• 25. Maryland<br />Founded: 1633 by Lord Baltimore and others, at Baltimore <br />Major Industry: Manufacturing (shipbuilding, iron works), Agriculture (corn, wheat, rice, indigo) <br />Major Cities: Baltimore, Annapolis <br />Colony Named for: Queen Henrietta Maria of England <br />Became a State: April 28, 1788 <br />
  • 26. Virginia<br />Founded: 1607 by John Smith and others, at Jamestown <br />Major Industry: Plantation agriculture (tobacco, wheat, corn) <br />Major Cities: Jamestown, Williamsburg, Richmond <br />Colony Named for: England&amp;apos;s &amp;quot;Virgin Queen,&amp;quot; Elizabeth I <br />Became a State: June 25, 1788 <br />
  • 27. North Carolina<br />Founded: 1653 by Virginia colonists <br />Major Industry: Plantation agriculture (indigo, rice, tobacco) <br />Major Cities: Raleigh <br />Colony Named for: from Carolus, the Latin word for &amp;quot;Charles,&amp;quot; Charles I of England <br />Became a State: November 21, 1789 <br />
  • 28. South Carolina<br />Founded: 1663 by English colonists <br />Major Industry: Plantation agriculture (indigo, rice, tobacco, cotton, cattle) <br />Major Cities: Charleston <br />Colony Named for: from Carolus, the Latin word for &amp;quot;Charles,&amp;quot; Charles I of England <br />Became a State: May 23, 1788 <br />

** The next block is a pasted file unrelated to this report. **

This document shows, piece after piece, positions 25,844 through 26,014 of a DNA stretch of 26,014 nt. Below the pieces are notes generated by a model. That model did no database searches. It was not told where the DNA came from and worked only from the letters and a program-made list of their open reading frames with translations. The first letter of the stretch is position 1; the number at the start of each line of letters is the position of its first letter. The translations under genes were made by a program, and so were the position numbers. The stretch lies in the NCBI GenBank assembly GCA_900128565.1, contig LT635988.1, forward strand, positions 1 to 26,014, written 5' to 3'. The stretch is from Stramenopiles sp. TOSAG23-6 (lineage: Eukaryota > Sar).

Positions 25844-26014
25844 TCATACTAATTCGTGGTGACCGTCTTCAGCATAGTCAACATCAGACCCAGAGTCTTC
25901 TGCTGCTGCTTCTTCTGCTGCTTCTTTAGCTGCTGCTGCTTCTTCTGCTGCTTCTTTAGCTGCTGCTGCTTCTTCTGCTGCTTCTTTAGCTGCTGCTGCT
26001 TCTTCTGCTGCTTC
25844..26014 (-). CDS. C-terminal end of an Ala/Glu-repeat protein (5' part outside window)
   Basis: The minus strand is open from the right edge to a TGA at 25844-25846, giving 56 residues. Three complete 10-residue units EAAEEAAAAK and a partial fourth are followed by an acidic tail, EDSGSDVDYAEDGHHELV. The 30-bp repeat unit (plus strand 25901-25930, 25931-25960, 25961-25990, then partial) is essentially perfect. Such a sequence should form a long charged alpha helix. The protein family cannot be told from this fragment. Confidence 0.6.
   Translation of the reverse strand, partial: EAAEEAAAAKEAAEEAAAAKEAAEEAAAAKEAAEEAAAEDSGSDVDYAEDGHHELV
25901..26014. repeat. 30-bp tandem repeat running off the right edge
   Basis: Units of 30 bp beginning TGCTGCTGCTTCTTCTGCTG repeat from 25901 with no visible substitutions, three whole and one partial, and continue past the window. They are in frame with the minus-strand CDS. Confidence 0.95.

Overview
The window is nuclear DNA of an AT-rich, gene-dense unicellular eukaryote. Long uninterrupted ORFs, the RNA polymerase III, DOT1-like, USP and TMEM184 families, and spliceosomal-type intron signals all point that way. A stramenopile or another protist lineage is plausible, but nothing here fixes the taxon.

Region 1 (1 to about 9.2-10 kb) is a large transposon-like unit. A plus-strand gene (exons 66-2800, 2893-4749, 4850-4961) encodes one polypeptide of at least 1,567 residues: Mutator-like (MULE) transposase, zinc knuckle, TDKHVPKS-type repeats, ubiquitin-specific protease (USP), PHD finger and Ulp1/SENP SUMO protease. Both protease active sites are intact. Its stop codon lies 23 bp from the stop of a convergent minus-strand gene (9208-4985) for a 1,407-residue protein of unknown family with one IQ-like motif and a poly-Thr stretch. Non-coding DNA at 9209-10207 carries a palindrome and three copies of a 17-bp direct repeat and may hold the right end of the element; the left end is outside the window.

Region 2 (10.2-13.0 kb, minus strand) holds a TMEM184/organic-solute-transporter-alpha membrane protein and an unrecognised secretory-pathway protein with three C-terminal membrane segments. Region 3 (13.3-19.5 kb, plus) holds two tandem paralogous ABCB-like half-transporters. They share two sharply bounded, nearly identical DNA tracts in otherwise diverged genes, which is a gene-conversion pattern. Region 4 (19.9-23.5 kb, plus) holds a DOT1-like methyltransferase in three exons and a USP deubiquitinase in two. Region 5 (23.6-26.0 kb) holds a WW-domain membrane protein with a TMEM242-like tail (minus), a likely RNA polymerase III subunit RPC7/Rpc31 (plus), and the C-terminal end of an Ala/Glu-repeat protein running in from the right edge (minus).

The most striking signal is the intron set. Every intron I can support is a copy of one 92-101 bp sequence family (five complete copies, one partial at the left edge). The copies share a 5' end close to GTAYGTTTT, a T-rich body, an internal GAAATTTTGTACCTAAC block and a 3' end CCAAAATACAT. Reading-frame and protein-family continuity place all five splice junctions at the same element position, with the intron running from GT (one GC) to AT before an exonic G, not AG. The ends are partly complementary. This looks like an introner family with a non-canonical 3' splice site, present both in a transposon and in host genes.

• 29. Georgia<br />Founded: 1732 by James Oglethorpe and others <br />Major Industry: Agriculture (indigo, rice, sugar) <br />Major Cities: Savannah <br />Colony Named for: England&amp;apos;s King George II <br />Became a State: January 2, 1788 <br />
  • 30. Reasons why the colonies began<br />God – Religious Freedoms<br />The Puritans and the Pilgrims fled from England to the colonies<br />Glory – Wanted the fame of starting a new country<br />Gold – People could make lots of money in the colonies especially on plantations<br />
  • 31. The Development of Democratic Ideas<br />
  • 32. Magna Carta-1215<br />1st document to limit power of English rulers<br />Kings and queens must obey the law too!<br />Major step toward constitutional government<br />Where? - England<br />
  • 33. Colonial Government – 1600s<br />The governor of colony represented King <br />Colonists voted for members of a legislature (assembly)<br />
  • 34. <ul><li>DISCUSS: In colonial government, assemblies controlled the salary of the governor. How is this an examples of Montisqieu’s separation of power?</li></li></ul><li>Virginia House of Burgesses-1619<br />1st representative assembly in America<br />Beginning of representative government<br />Where? South<br />
  • 35. Mayflower Compact - 1620<br />1st document to establish self-government, popular sovereignty and rule of law in the colonies<br />Where? New England<br />
  • 36. New England Town Meetings - 1629<br />Meeting for townspeople to express themselves openly <br />Helped further direct democracy as self-government in the colonies<br />One vote/one person<br />Where? New England<br />